For Lageder, the standards of the international Demeter association are the benchmark in his winery because "Demeter is the oldest and internationally most widespread organic certification and it follows the principles of Rudolf Steiner". In fact, the Demeter logo for organic and biodynamic agriculture has been used since 1928 and may only be used by certified producers who adhere to the strict regulations throughout the entire cultivation and processing process, which has also been verified since the association was founded. The requirements of the European organic regulations for wine and other agricultural products are less demanding than the internal association guidelines, so Demeter wines are always organic wines in the sense of the cellar directive - even if they do not bear the EU organic seal and are therefore not officially designated as such.

Lageder considers the further development of the association and the standardisation of quality guidelines important: "At the moment, different associations for organic and biodynamic agriculture are going in the same direction, and that is a good thing. However, it would be desirable to have a superordinate body that defines and monitors the basic principles of biodynamic agriculture". Only recently, the Demeter wine group in Italy revised the standards for vinification with his participation, "because the international guidelines are not strict enough". Lageder is a strong advocate of common ground: "Producers must get their commitment to organic or biodynamic cultivation out there, then we can achieve a lot. The general consumer is not yet ready to buy a wine because of its certification as organic or biodynamic," even though interest in ecology and sustainability has grown continuously and continues to grow. In this respect, there is still a lot of education and marketing work to be done: raising awareness, sensitising, convincing.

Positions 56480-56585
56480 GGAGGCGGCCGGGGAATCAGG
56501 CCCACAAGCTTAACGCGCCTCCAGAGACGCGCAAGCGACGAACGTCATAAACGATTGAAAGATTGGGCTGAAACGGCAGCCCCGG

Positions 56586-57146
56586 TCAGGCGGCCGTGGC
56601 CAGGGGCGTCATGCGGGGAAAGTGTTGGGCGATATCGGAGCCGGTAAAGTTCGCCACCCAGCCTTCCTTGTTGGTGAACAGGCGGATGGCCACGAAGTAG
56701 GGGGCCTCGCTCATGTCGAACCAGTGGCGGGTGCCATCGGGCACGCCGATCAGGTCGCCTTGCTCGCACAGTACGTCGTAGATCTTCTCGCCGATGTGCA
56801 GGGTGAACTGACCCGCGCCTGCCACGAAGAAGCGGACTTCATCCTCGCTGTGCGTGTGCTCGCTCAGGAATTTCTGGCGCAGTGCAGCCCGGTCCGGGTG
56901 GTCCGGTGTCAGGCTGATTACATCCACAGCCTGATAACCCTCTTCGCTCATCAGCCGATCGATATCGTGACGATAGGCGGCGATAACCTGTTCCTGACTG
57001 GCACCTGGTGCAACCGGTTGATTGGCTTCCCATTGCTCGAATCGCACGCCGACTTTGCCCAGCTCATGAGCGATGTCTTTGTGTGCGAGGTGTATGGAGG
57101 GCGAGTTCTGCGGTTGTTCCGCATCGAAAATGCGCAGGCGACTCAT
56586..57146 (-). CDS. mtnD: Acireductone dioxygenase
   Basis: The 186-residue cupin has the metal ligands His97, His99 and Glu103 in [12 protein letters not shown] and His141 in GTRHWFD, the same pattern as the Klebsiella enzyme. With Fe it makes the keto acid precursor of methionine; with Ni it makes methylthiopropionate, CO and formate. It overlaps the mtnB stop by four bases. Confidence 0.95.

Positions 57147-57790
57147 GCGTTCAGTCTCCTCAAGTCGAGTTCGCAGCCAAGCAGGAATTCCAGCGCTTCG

Geothermal energy is also a contribution to sustainability in the wine cellar. (Source: A. Lageder Winery)

Alois Lageder himself has given a lot of positive things to the holistic approach he practices. "Biodynamic agriculture is the greatest enrichment I have experienced in my life," he formulates thoughtfully. He perceives nature much more openly and wants to understand "what the plant needs"; he is learning "to recognise and apply the laws of nature and to understand connections. That is something beautiful and fascinating." And very calmly, very kindly, with insistent seriousness and beyond all doubt, he sums up: "The world is mystery. I feel today that I have understood a little more of this mystery."

The Alois Lageder Winery in the Wine Guide

The Joseph Drouhin Winery in the Wine Guide

To the article "Organic wine in Europe - Part 1: Pays d'Oc wants to promote sustainable viticulture".

To the article "Organic wine in Europe - Part 3: Beyond the borders".

To the article "Organic wine in Europe - Part 4: The floodgates are open".